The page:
Unless or until these questions can be answered, if they even can, speculation of real or not real is just that, speculation. If we are made of real stuff nobody has ever figured out what that stuff really is.
 
24
1
i read that they where detected using casimir effect
 
As space expands, isn't the frequency of virtual particles increasing?
 
351
4
but hawking radiation has never been observed.
The opening query of this post is the claim that virtual particles 'flat-out don't exist'. Hawking is a highly imaginative theorist, but his exploitation of flat-out non-existent particles is hardly comparable to that of exploiting the aether, or phlogiston.

The non-observation, incidentally, is not a falsification of Hawking evaporation proper. We need a positive observation of a radiation-signature of some process antithetical to Hawking evaporation: if x is happening, y cannot be happening.
_______

On, the other hand, I may have the cart before the horse: Hawking radiation would be as much evidence of virtual particles as Hawking BH-evaporation.
 
Last edited:
351
4
i read that they where detected using casimir effect
The Casimir effect doesn't require virtual particles, rather some form of vacuum energy. However, given the extremely short wavelengths of energy implied, I would wonder if the spontaneous production of short-lived particle-pairs wouldn't be a necessary consequence, at least once in a while. High-energy photons have some of the characteristics of particles anyway.

________

Here's a link, however, refuting the 'Casimir effect' per se:

https://www.physicsforums.com/showthread.php?t=484739

#3 post.
 
Last edited:
343
0
The existence of virtual particles relies on a certain interpretation of perturbation theory, which is useful, but completely arbitrary. The visualization as Feynman diagrams where particles are exchanged makes calculations simple but shouldn't be taken as a picture of reality. Virtual particles are not needed in order to explain any result of QFT, so why should we introduce them?
 
351
4
The existence of virtual particles relies on a certain interpretation of perturbation theory, which is useful, but completely arbitrary. The visualization as Feynman diagrams where particles are exchanged makes calculations simple but shouldn't be taken as a picture of reality. Virtual particles are not needed in order to explain any result of QFT, so why should we introduce them?
The post queries the idea 'flat-out don't exist'. Parsimony does indeed exclude them if they are nothing more than convenient book-keeping. Are there other lines of evidence suggesting their existence?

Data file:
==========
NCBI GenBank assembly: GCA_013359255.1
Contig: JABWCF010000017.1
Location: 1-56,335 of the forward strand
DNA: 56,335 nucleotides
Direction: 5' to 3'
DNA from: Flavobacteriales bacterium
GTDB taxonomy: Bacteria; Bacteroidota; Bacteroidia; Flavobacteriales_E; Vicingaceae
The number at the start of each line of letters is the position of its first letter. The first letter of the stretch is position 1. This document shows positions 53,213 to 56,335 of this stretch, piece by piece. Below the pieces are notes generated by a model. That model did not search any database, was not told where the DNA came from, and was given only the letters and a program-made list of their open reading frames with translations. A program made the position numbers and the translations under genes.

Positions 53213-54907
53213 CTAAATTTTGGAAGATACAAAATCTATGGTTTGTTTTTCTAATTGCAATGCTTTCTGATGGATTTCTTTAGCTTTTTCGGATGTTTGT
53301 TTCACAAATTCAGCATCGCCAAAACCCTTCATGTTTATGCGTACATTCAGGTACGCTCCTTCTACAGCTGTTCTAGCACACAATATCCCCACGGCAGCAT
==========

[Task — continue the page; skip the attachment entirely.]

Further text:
343
0
The post queries the idea 'flat-out don't exist'. Parsimony does indeed exclude them if they are nothing more than convenient book-keeping. Are there other lines of evidence suggesting their existence?
Not as far as I know. To my knowledge, everything speaks against virtual particles:

-) they were never detected
-) they are not needed for theoretical explanations of actual phenomena
-) they only appear within a certain approach (perturbative quantum field theory), when one choses a certain interpretation (Feynman diagrams)
-) they violate relativistic energy-momentum relations.
 
351
4
Not as far as I know. To my knowledge, everything speaks against virtual particles:

-) they were never detected
-) they are not needed for theoretical explanations of actual phenomena
-) they only appear within a certain approach (perturbative quantum field theory), when one choses a certain interpretation (Feynman diagrams)
-) they violate relativistic energy-momentum relations.
So I guess they were a good investment around the time of Dirac et al, when they seemed to explain things. Your point 4 suggests they are bad, and ought not be. Which is pretty close to flat-out not exist.
 
157
0
So I guess they were a good investment around the time of Dirac et al, when they seemed to explain things. Your point 4 suggests they are bad, and ought not be. Which is pretty close to flat-out not exist.
can't casimir effect be explained without virtual particles?
 
351
4
byron178
Originally Posted by danR
So I guess they were a good investment around the time of Dirac et al, when they seemed to explain things. Your point 4 suggests they are bad, and ought not be. Which is pretty close to flat-out not exist.​
can't casimir effect be explained without virtual particles?

danR:

Apparently. They even seem to clutter up a good explanation. This latter is new to me.
 
157
0
byron178
Originally Posted by danR
So I guess they were a good investment around the time of Dirac et al, when they seemed to explain things. Your point 4 suggests they are bad, and ought not be. Which is pretty close to flat-out not exist.​
can't casimir effect be explained without virtual particles?

danR:

Apparently. They even seem to clutter up a good explanation. This latter is new to me.
what would happen IF virtual particles didnt exist?
 
253
0

Related Threads for: Virtual particles

Replies
7
Views
3K
Replies
14
Views
4K
  • Posted
Replies
8
Views
2K
  • Posted
Replies
3
Views
2K
  • Posted
Replies
6
Views
2K
  • Posted
Replies
8
Views
3K
  • Posted
Replies
1
Views
1K
  • Posted
Replies
6
Views
2K

Physics Forums Values

We Value Quality
• Topics based on mainstream science
• Proper English grammar and spelling
We Value Civility
• Positive and compassionate attitudes
• Patience while debating
We Value Productivity
• Disciplined to remain on-topic
• Recognition of own weaknesses
• Solo and co-op problem solving

Hot Threads

Top